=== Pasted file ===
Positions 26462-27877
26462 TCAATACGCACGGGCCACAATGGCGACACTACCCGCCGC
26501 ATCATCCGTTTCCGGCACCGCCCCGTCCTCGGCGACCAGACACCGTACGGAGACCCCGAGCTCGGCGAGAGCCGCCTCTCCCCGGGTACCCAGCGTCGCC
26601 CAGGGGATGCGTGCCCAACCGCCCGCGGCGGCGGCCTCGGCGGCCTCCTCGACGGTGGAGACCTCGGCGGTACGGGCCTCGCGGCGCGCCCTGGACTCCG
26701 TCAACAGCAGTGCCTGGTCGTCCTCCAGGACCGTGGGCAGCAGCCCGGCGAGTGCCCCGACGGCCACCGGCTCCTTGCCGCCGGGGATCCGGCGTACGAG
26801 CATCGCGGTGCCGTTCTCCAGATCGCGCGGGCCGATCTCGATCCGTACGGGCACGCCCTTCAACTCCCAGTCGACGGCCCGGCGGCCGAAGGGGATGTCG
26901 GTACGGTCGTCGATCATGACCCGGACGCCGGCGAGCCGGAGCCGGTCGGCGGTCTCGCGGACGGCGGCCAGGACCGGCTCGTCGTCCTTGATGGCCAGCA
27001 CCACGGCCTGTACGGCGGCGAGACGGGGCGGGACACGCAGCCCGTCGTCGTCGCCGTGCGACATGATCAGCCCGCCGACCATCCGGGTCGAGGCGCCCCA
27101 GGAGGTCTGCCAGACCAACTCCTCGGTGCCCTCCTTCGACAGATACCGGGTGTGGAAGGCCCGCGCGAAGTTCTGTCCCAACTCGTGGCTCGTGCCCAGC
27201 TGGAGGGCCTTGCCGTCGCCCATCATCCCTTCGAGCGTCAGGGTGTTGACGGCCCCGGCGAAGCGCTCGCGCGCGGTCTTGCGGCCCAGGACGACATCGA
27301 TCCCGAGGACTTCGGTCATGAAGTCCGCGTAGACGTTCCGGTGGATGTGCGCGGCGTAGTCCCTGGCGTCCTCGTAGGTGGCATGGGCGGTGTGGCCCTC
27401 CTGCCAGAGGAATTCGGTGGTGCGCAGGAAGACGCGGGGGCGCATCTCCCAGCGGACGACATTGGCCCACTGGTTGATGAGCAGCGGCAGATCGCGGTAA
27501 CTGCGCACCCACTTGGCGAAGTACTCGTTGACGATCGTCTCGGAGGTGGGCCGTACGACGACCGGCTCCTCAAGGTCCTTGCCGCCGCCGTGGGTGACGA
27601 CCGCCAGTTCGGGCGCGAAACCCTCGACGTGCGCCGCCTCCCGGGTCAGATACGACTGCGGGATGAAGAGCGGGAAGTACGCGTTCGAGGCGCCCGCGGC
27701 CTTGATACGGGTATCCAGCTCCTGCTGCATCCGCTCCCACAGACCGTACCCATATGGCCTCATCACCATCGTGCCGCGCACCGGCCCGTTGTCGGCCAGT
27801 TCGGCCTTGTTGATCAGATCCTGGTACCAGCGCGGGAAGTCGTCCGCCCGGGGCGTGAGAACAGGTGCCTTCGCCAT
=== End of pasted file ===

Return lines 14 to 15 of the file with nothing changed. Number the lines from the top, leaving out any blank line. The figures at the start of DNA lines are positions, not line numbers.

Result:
27601 CCGCCAGTTCGGGCGCGAAACCCTCGACGTGCGCCGCCTCCCGGGTCAGATACGACTGCGGGATGAAGAGCGGGAAGTACGCGTTCGAGGCGCCCGCGGC
27701 CTTGATACGGGTATCCAGCTCCTGCTGCATCCGCTCCCACAGACCGTACCCATATGGCCTCATCACCATCGTGCCGCGCACCGGCCCGTTGTCGGCCAGT